Black History Month Q&As: Mr. Steve Labenz
1. How do you incorporate talking about Black History Month and its importance in your class?
“I’ve said before [that] American history is Black history and vice versa. We’ll spend a little more time to put a spotlight on it in February, but anytime you’re talking about American history, you’re also talking about Black history.”
2. Why is Black History Month important?
“When we talk about the core democratic principles of the country, we talk about equality and opportunity. I think it’s important for us to keep those things in mind. You guys are on the cusp of going out into the wider world, and it’s a rapidly changing world. It’s important for us to help you as much as we can, to understand things, to question things, to get a better understanding of the world because a lot of times as a history teacher, I fail to realize that kids just don’t know some things, and sometimes, we assume that you guys do, and that’s a bad idea. So, I think it’s important to inform.”
3. In what ways do you think our school could do better at informing its students on the topic as a whole?
“I think we need to make it a more multi-prong thing, where you’re getting a little piece of information on the topic from all different angles across the board. I’ve always been a big fan of cross-curricular teaching, where we have the English and History block. If we’re reading about the Harlem Renaissance in English, we’re reading about it in History, maybe we look at some of the poems and the music and stuff like that in your English class or we’re playing the music in our band class. So really, you’re getting it from a lot of different directions.”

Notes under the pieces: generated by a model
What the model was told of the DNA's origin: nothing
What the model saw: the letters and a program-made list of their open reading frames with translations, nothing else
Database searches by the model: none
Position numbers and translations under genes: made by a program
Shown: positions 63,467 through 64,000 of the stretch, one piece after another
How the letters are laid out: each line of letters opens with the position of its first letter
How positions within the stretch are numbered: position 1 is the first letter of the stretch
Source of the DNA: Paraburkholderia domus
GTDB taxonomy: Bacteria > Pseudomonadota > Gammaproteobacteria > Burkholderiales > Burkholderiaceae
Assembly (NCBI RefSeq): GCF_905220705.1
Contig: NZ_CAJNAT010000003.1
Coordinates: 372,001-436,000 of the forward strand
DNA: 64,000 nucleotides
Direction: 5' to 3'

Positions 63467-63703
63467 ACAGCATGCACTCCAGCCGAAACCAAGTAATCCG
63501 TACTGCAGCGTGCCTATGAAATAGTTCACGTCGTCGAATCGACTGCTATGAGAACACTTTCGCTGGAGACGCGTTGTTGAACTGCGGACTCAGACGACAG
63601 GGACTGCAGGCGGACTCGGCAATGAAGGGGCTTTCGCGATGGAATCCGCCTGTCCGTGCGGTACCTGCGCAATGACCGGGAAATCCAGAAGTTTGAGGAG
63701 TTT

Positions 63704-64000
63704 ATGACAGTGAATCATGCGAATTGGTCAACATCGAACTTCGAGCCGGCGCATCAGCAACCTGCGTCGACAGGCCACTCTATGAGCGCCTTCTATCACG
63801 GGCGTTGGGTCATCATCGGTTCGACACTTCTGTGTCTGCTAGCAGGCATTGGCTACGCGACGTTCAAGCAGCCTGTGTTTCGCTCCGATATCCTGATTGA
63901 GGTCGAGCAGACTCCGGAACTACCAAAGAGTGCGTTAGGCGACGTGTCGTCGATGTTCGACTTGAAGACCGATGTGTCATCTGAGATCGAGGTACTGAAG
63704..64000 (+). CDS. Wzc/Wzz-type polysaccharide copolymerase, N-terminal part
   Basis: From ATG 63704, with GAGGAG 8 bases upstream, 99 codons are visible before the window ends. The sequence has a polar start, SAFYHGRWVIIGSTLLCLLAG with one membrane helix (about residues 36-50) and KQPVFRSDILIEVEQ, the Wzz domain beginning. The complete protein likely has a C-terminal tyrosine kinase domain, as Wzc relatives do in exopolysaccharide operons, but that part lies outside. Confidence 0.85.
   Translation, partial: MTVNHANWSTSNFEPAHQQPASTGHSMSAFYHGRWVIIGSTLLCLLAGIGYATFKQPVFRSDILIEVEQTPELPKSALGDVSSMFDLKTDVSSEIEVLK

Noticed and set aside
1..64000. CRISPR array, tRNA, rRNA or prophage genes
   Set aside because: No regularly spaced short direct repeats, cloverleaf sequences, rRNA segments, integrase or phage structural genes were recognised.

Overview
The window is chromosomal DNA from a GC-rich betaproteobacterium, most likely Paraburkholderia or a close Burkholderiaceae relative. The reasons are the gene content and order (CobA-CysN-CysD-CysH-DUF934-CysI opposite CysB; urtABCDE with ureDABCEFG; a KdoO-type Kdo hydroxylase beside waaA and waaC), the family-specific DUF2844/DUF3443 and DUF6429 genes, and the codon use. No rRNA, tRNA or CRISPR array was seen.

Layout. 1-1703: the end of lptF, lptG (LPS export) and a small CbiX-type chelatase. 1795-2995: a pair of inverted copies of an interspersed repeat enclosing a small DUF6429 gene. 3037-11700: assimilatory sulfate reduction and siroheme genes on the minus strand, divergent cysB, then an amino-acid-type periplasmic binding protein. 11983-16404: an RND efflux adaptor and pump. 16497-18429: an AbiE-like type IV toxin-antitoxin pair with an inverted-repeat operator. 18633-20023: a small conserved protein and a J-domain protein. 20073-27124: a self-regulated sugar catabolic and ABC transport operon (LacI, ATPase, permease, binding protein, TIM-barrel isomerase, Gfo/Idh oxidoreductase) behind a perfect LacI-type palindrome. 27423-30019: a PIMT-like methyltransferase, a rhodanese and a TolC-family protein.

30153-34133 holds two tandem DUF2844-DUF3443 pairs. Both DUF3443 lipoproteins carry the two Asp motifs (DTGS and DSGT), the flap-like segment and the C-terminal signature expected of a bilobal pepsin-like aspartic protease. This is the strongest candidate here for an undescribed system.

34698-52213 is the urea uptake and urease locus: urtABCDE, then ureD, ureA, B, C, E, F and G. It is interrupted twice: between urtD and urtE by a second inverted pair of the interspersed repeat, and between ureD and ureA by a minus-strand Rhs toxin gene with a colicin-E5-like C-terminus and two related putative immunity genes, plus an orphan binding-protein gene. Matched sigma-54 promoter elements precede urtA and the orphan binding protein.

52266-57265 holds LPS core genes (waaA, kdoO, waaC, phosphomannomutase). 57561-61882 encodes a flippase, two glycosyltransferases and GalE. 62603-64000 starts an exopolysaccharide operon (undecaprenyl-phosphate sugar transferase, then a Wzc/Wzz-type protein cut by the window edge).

4. Who do you think are some of the most influential Black historical figures?
“I really want to talk more about the differences between Booker T. Washington and W.E.B Dubois, the turn of the century, and then juxtaposed with them and Martin Luther King and Malcolm X and make those ties across history. To see who wanted to do what and how they differ and what they wanted to do for Black Americans.”
5. What do you think is the purpose of Black History Month?
“I think kids are always surprised by the Chicano movement. We would say Latino today, Black history, of course, the Women’s Rights Movement, the Gay Rights Movement, all these things that had happened years and years ago. And I think kids are always a little surprised that so many of those things had happened back during that time. So, I think that’s a good idea to fold in some of this during February.”
6. What advice would you give to students looking to educate themselves?
“You’ve got the world at your fingertips with your phone and your computer. There’s so much information. Every time I read, it’s like, ‘okay, now I gotta get a book on this.’ It just leads me to the next thing. And just to be curious and understand the world around you and understand that we are writing this place in history because all of the people who came before us, White, Black, you name it. I think that the more you know about your country and your world, the better.”